Jul 10, 2016

Crooked Heart, by Lissa Evans

I tend to avoid World War II novels because of their ubiquity and ubiquitous depressing nature. But with the well-deserved success of All the Light We Cannot See by Anthony Doerr and this positively lovely, totally enjoyable novel by Lissa Evans, WWII literature seems to be turning a new leaf. Like the former, a monumental bestseller, Crooked Heart features a pair of quirky protagonists who exist at the borders of the war. Where Doerr's wonderful novel is heartbreaking and touching, Evans' is funny and touching. We all know I'm an anglophile, and Crooked Heart contains a healthy dose of that British humor I love so much.

Noel, a ten-year-old boy, lives with his godmother in London, with no other living relations to be found. Mattie is brilliant and eccentric, traits her godson either comes by honestly or learns from her, or perhaps both. But dementia begins to set in just as the Blitz looms over the horizon, and Noel is left effectively alone in the world. Evacuated to St. Albans along with the rest of his class, he is picked up by Mrs. Sedge, who is quite a character herself. Born of mean circumstances and never able to get herself out of them, Mrs. Sedge supports her mute mother and lazy son by means both honest and not so honest. The addition of an evacuee means a little extra cash and food rations, and that's that. Not exactly taken with each other, Noel and Mrs. Sedge eventually find their equilibrium, in between various capers.

I thoroughly enjoyed this book, funny and refreshing and realistic. Mrs. Sedge and Noel are described delightfully, easy to picture and populate in one's mind and, though far from perfect either of them, utterly charming. This is a little gem of a novel, and would make a great book club read as well.

Jun 27, 2016

Love in the Age of Mechanical Reproduction, by Judd Trichter

My biggest complaint about this book is the copy editing. Misspelled words, incorrect words used, sentences that don't quite make sense - was this book copy edited at all? Surprising for St. Martin's Press, usually a solid, reputable publisher.

That being said, the book is good, an interesting, unique idea performed, for the most part, well for a first novel. Eliot is in love with Iris. Eliot is a heartbeat, a human being with a belly button and a pulse. Iris is an android, with an outlet for a navel and a red fleck in her eye, a flaw from the factory production line that she has embraced and replicates in all her artwork. Their love is forbidden, with radicals on both sides of the fight taking lives brutally. Then Iris disappears, and Eliot must work alone to find her scattered parts since no one cares about a single missing android. Things get a bit ridiculous at times, very action movie-like, and it's fairly predictable, but I like the ingenuity of the concept. I hope Trichter continues working on his writing, and look forward to watching the ass kicking movie this particular book will inevitably turn into.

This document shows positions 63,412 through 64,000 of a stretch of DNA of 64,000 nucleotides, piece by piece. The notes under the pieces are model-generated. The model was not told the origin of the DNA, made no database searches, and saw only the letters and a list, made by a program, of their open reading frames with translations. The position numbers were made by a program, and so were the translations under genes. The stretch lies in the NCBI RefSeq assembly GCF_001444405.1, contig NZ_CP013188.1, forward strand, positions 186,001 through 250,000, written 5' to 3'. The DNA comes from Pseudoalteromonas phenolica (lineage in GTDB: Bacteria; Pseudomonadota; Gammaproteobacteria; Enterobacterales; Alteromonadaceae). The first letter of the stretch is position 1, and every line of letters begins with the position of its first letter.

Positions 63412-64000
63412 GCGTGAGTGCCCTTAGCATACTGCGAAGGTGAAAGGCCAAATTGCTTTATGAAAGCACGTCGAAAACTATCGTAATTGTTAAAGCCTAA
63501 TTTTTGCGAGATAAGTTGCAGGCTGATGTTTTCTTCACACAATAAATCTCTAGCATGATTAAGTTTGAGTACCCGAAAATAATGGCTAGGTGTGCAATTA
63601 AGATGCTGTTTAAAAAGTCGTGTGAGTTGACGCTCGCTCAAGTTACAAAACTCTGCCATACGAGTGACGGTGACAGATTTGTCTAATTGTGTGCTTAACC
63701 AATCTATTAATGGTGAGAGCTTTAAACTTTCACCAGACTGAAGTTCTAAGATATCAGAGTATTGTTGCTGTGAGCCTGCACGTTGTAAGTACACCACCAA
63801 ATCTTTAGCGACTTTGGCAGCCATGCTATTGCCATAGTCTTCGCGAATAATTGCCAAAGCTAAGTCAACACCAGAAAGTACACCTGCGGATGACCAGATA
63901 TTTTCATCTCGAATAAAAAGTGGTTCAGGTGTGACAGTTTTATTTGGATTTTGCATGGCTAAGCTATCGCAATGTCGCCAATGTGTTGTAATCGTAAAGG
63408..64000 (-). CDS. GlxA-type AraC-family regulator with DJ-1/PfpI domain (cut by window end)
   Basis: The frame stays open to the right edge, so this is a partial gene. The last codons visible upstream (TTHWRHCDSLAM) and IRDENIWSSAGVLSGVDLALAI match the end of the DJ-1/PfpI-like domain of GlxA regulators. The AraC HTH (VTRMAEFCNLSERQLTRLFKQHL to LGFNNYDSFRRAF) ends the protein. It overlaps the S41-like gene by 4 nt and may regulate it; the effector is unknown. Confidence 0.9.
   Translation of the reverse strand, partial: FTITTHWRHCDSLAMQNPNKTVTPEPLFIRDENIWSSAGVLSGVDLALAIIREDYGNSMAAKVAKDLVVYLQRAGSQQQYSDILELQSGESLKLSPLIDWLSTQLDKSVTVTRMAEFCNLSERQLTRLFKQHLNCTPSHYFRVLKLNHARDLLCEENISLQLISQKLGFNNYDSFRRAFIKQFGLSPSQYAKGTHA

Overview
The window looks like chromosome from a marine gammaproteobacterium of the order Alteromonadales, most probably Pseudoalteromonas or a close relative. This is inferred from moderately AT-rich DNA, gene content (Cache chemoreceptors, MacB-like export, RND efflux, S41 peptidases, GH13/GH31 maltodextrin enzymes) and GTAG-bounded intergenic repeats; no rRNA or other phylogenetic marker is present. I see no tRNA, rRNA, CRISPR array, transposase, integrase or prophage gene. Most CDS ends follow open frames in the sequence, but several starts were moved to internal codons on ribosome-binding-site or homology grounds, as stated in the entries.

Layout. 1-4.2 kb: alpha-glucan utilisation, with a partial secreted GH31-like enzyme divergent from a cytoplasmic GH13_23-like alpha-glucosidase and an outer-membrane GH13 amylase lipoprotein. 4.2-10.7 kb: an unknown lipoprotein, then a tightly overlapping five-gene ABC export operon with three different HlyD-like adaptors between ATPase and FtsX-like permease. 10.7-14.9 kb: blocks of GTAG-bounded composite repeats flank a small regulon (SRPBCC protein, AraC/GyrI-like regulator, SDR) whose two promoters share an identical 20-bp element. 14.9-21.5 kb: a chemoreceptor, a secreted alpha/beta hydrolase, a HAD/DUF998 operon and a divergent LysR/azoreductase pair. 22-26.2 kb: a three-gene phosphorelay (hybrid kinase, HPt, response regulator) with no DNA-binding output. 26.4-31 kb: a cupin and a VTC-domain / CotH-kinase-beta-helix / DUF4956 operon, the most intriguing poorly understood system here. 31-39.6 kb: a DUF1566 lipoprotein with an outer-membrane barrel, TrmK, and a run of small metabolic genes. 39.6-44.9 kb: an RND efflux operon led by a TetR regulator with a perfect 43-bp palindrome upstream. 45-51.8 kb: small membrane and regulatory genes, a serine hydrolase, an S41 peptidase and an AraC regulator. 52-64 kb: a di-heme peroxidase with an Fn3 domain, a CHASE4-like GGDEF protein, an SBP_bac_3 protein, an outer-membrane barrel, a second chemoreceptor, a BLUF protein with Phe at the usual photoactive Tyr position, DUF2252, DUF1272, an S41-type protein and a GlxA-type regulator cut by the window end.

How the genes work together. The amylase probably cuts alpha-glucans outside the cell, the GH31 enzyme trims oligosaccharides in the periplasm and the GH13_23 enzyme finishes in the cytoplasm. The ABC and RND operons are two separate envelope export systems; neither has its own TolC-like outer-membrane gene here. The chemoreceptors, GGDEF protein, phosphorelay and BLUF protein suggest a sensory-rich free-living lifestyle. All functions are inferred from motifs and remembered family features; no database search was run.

Jun 22, 2016

At Night We Walk in Circles, by Daniel Alarcon

This is a thoroughly enjoyable novel, and though interesting in format, I don't have much else to say about it. "At Night We Walk in Circles" is about a young man, Nelson, and the journey he takes with a legendary guerilla theater group through their much-changed South American country. We soon realize that this novel is a transcript of sorts, that our narrator is another young man who is interviewing anyone he can find that is at all connected to Nelson to get at Nelson's story. The writing is very good, with a tinge of South American insouciance. I liked the conceit, where the novel reads in a traditional narrative but with dashes of the interviews peppered liberally throughout. It's a commentary on acting and actors, among many other subjects, and how one can be subsumed by a character so completely as to lose oneself. This would make an excellent book club read, as there's little to offend anyone's sensibilities but many aspects that would provide rich discussion topics. Plus I just love the title!

Jun 6, 2016

The Amazing Maurice and His Educated Rodents, by Terry Pratchett

After that last essay compilation, I needed something mellow to kick start my brain. Cue the ever-wonderful Terry Pratchett! Maurice is a very special cat: he can talk, and so can the Clan of rats he's convinced to work with him to bilk unsuspecting towns out of their gold. Oh, plus there's the stupid-looking kid who can play a mean pipe. You see where this is going? Add in a precocious girl with a head full of stories, some rat catchers with malicious intent, and some seriously philosophical musings by rodents, and you get a pretty damn enjoyable romp through fairyland. Always a pleasure, Sir Terry, always a pleasure.